Opposition leader Datuk Seri Anwar Ibrahim said Putrajaya should have taken stern action as the nation's pride and sovereignty were at stake. - The Malaysian Insider pic, November 27, 2013. Opposition leader Datuk Seri Anwar Ibrahim flayed Putrajaya for its lack of action against alleged spying by several countries on Malaysia which affects national security and said the government was instead was more interested in condemning a human rights group.
He said the Barisan lawmakers seemed to be more concerned with the demands of Coalition of Malaysian NGOs, or Comango, than being worried over spying activities on Malaysia allegedly conducted by United States, Australia and Singapore.
"Spying activities are taking place but we just let it be, this affects national security," he charged at a press conference in Parliament lobby today.
In describing the current leadership as "very soft" (sangat lembik) in handling the issue, Anwar took Prime Minister Datuk Seri Najib Razak, Home Minister Datuk Seri Ahmad Zahid Hamidi and Foreign Minister Datuk Seri Anifah Aman to task for their lacklustre action on the matter.
He said stern action is needed as it involved the nation's pride and sovereignty.
"We should have demanded that they stop all spying activities. We want an apology from them and also a guarantee that such rude work (kerja biadap) will not affect national security," he said.
Earlier this morning, Parliament threw out a motion to condemn Comango, saying Putrajaya had already stated its stand on the issue.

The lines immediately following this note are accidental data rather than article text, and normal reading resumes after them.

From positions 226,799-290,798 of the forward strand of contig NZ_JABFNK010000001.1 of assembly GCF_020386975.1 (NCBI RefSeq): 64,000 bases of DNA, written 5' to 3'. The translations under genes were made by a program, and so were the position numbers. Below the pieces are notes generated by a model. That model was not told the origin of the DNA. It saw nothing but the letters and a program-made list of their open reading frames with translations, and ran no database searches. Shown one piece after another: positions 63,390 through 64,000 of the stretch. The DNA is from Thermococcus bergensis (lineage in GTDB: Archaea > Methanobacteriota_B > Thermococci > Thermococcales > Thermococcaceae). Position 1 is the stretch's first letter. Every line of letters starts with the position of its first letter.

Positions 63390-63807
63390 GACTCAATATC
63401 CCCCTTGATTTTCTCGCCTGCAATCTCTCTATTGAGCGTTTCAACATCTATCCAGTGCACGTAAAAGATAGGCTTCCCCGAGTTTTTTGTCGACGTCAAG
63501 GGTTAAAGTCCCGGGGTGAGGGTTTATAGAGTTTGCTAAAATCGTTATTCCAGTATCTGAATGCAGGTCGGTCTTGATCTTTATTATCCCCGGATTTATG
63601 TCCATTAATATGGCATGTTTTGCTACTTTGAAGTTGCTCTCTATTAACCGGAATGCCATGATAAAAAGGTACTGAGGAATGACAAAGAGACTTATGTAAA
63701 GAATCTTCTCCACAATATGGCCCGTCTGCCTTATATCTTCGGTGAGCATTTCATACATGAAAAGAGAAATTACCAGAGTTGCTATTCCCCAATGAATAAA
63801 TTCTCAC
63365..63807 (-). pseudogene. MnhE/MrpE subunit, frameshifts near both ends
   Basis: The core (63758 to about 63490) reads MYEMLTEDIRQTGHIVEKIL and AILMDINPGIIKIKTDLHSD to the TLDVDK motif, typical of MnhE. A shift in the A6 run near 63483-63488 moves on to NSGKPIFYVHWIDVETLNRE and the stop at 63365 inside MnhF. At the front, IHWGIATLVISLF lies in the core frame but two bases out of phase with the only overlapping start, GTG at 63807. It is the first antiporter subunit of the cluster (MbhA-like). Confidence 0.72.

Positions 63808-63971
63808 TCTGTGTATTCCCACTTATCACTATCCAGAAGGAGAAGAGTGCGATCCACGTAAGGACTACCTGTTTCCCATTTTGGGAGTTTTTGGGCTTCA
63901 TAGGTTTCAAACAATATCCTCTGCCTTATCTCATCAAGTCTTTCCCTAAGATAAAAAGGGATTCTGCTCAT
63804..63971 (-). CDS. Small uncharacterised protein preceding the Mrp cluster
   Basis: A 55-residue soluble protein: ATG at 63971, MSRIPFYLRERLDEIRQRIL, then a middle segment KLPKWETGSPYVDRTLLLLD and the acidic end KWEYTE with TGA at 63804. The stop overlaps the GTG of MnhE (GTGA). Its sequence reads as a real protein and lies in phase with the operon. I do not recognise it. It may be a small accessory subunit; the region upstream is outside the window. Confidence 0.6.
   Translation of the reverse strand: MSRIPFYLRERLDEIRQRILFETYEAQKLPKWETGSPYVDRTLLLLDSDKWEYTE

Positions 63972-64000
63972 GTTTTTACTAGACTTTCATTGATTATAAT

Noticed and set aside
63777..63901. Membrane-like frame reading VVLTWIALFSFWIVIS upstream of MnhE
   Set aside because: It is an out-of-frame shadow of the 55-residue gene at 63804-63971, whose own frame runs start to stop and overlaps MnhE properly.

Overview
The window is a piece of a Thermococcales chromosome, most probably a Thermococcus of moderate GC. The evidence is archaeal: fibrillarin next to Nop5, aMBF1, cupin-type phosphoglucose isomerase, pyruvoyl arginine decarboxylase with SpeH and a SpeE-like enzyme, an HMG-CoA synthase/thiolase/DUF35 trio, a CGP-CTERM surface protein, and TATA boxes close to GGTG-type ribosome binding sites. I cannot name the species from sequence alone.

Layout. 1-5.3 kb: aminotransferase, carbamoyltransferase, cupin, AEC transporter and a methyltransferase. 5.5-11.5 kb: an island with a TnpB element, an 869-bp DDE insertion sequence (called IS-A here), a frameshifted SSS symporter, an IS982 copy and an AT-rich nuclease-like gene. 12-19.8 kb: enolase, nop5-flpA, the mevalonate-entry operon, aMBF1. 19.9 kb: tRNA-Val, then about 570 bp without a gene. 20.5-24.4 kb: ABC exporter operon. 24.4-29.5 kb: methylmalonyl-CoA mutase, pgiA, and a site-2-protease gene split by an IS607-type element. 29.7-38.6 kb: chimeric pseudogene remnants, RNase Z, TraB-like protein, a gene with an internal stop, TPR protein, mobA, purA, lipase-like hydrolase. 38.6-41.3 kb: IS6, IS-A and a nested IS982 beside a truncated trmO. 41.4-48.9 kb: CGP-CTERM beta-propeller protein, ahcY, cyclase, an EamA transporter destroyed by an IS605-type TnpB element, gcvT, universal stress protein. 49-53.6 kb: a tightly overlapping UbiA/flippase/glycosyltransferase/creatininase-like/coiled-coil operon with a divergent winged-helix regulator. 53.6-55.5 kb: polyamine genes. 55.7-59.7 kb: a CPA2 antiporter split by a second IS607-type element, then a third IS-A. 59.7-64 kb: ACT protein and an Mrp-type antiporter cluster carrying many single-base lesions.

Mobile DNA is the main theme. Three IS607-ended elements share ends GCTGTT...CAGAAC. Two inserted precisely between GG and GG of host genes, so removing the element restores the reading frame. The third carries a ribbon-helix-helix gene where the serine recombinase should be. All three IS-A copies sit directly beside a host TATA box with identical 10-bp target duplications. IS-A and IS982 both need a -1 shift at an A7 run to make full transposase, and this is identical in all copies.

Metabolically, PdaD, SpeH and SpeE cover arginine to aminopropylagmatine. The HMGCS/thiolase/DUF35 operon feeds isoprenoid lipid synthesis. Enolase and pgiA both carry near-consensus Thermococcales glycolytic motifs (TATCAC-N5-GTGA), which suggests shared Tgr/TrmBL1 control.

Deputy Speaker Datuk Ronald Kiandee had rejected the motion by Datuk Seri Noh Omar (BN-Tanjong Karang) targeting Comango, saying both the Foreign Ministry and the Minister in the Prime Minister's Department had already addressed the matter on November 11.
Anwar had previously accused Najib of "not being brave" enough to reprimand the United States after whistleblower Edward Snowden exposed a global espionage network by the US and Australia that affected Malaysia as well.
He said unlike other countries which had taken drastic action to protest against the alleged spying, Malaysia has been slow to react, sending only a protest note from the Foreign Ministry.
"To date, there is no statement from the prime minister. He is not brave to reprimand the rudeness and unacceptable conduct of the United States," he had said when debating the Budget 2014 last week.
Snowden had revealed that a global espionage network by the US and Australia had affected Malaysia as well.
Snowden alleged that the US was running a monitoring station in its Kuala Lumpur embassy to tap telephones and monitor communication networks.
Last month, Australian intelligence sources confirmed that XKeyscore, a top-secret intelligence tool revealed by Snowden, had been used to spy on Malaysia and other Asia-Pacific countries.
Following the revelations, Anifah told his Australian counterpart Julie Bishop that spying should not take place among "close friends as it could severely damage existing relations".
Two days ago, Snowden also revealed that Singapore aided an intelligence group behind alleged spying activities in Malaysia. - November 27, 2013.